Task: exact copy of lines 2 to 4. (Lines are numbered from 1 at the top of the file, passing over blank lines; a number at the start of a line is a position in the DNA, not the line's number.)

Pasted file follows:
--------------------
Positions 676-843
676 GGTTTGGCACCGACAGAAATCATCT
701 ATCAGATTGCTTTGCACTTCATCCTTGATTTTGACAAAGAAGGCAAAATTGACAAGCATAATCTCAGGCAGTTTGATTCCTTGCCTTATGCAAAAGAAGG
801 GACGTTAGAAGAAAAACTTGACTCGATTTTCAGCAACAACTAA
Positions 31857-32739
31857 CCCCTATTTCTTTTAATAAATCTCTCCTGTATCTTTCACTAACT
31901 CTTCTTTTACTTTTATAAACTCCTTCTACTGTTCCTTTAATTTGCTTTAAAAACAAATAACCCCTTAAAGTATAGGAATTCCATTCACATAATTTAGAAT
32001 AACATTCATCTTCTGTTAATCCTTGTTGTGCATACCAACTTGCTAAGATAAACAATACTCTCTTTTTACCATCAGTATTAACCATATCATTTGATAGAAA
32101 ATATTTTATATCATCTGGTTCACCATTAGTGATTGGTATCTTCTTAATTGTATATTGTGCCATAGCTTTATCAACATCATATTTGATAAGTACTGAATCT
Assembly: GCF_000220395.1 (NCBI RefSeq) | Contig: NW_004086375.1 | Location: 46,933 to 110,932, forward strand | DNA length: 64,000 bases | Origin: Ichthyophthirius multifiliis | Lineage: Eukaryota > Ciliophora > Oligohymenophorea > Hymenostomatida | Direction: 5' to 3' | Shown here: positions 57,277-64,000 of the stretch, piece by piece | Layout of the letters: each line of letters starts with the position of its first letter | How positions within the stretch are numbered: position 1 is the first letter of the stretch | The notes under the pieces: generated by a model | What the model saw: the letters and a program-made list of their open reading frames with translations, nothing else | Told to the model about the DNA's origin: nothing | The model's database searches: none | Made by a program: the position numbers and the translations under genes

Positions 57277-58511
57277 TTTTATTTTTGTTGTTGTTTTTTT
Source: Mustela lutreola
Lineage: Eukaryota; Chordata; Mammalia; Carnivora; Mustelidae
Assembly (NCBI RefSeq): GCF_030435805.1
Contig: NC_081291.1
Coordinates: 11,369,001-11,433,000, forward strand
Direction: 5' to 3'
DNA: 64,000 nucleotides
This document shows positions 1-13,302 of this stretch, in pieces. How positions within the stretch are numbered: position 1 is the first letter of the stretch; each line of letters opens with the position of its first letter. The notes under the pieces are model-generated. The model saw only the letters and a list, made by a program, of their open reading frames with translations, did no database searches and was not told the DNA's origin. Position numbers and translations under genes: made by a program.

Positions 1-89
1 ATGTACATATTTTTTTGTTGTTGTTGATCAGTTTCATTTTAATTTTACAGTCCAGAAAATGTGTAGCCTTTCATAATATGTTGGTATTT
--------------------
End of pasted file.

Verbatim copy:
676 GGTTTGGCACCGACAGAAATCATCT
701 ATCAGATTGCTTTGCACTTCATCCTTGATTTTGACAAAGAAGGCAAAATTGACAAGCATAATCTCAGGCAGTTTGATTCCTTGCCTTATGCAAAAGAAGG
801 GACGTTAGAAGAAAAACTTGACTCGATTTTCAGCAACAACTAA